To facilitate the growth of ARM Technologies, it was proposed to expand Peterhouse Technology Park in Cambridge to create 188,000 sq ft of office space and two decked car parks. The planning permission required the drafting of a Very Special Circumstances Case and Environmental Impact Assessment (EIA) to justify the early release of the land from the Green Belt.
What did we do?
Commissioned by Bidwells, MKA Ecology produced the Ecological Impact Assessment (EcIA) chapter of the EIA. An initial Phase 1 and Protected Species Scoping survey enabled us to make our assessment of habitats and their potential to support protected species. Habitats were largely typical of urban fringe with features of ecological value, such as semi-improved calcareous grassland field margins, scrub, scattered trees and hedgerows.
Enhanced habitats were recommended to include calcareous grassland meadows, replacement hedgerows, shrubs and brown roofs. These reflect the local landscape and deliver biodiversity gains. Bird and bat boxes were also recommended to compensate for the loss of habitat for breeding birds and provide enhanced roosting opportunities for bats.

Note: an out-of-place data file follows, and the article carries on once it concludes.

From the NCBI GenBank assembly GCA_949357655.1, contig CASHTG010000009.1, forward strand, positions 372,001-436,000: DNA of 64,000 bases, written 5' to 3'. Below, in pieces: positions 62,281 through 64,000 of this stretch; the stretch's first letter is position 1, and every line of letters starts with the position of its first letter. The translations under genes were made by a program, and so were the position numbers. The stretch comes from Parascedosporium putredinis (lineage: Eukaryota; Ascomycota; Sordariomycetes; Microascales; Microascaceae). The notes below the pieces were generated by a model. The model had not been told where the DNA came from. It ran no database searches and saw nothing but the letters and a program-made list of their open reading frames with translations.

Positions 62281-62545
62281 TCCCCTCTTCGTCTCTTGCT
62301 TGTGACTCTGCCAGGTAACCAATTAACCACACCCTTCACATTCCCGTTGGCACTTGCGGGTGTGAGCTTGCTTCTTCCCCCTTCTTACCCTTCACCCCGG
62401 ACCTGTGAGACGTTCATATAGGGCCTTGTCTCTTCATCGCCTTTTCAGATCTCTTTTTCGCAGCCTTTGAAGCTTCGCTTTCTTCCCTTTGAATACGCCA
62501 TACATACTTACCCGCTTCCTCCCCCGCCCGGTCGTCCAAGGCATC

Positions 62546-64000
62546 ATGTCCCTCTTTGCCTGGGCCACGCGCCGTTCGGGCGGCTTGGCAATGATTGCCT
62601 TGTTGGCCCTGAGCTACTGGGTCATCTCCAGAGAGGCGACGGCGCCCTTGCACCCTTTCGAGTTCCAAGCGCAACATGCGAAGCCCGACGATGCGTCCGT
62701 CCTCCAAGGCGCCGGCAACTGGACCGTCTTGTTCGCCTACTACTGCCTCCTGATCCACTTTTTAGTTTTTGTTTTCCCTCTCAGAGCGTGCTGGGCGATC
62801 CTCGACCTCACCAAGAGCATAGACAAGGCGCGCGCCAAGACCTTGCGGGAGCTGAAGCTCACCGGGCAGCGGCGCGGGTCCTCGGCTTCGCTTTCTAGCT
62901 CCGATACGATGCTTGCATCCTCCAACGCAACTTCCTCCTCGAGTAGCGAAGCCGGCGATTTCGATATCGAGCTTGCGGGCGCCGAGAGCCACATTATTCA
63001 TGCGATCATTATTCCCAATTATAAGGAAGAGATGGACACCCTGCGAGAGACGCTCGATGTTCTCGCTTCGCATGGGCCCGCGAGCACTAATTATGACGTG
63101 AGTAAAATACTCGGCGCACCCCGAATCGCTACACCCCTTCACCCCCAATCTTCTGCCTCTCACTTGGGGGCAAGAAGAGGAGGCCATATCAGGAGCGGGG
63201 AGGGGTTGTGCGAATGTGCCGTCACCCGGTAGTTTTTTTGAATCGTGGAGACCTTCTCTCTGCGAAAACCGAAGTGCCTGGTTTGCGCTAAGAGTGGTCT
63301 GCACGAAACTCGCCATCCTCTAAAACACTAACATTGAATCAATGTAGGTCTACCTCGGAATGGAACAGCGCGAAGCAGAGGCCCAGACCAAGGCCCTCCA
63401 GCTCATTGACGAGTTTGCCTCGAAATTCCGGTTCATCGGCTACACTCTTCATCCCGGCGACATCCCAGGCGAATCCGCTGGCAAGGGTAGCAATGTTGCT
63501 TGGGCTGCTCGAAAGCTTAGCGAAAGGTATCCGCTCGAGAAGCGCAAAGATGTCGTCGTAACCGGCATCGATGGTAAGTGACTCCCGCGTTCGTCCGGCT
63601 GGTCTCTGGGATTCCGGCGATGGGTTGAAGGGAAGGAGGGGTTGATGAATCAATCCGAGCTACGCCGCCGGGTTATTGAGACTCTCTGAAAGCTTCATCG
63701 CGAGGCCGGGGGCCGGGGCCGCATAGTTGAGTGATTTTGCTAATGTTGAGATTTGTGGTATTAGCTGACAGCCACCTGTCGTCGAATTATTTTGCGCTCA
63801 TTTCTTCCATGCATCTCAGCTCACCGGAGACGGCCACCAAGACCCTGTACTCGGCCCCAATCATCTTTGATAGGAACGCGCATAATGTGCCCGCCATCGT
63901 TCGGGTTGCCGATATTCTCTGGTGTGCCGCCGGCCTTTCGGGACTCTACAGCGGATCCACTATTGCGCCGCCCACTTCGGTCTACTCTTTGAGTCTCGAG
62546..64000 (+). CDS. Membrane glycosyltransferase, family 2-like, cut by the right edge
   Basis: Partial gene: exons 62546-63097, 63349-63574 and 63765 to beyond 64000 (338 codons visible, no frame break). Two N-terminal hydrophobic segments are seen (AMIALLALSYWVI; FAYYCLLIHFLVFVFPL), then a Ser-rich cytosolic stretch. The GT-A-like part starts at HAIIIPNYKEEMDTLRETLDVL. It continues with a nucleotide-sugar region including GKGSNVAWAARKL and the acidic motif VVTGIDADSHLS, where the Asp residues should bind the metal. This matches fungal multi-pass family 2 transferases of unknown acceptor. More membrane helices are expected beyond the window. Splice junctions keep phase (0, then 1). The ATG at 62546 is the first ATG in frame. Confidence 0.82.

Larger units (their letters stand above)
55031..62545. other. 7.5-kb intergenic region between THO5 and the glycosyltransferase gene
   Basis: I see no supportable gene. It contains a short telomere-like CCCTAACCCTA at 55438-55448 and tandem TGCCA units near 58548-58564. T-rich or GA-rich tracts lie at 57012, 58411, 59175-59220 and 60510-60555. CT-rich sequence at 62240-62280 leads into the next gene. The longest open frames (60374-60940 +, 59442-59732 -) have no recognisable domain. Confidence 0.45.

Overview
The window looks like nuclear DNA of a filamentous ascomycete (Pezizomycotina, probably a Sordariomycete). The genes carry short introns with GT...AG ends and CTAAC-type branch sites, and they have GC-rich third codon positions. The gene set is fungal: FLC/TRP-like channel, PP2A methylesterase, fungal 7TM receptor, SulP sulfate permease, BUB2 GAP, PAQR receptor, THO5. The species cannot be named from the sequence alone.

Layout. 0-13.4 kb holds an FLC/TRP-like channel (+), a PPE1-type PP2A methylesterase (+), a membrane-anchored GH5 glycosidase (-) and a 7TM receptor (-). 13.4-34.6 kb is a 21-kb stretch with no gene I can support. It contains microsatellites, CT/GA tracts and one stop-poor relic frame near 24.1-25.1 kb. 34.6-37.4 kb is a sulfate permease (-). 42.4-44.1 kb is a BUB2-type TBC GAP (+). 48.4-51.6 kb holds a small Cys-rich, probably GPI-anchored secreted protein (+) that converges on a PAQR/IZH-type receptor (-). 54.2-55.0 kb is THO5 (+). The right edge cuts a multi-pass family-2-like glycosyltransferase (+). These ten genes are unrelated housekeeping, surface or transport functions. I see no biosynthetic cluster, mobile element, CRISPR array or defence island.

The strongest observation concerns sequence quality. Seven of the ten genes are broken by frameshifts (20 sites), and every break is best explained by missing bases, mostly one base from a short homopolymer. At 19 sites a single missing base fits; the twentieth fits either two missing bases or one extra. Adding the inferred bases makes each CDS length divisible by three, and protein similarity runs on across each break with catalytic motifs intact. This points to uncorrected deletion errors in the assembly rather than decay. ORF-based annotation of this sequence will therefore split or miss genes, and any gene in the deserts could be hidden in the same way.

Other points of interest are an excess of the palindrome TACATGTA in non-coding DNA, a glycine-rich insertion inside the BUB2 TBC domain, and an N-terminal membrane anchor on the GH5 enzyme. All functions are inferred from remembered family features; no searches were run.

A desk study gave details of historical protected species records and information about protected areas local to the site. Sites of nature conservation interest close to the Technology Park were designated primarily for botanical interest. It was therefore unlikely that disturbance, such as noise or light, from the proposed development would impact.
What was the outcome for the client?
Planning permission for the expansion of the Technology Park was granted with Secretary of State’s approval. As part of the development team MKA Ecology’s suitably qualified ecologists provided ecological input to maximise credits gained under the BREEAM scheme. During construction MKA Ecology’s team undertook ecological clerk of works services, including nesting bird checks and supervising destructive searches.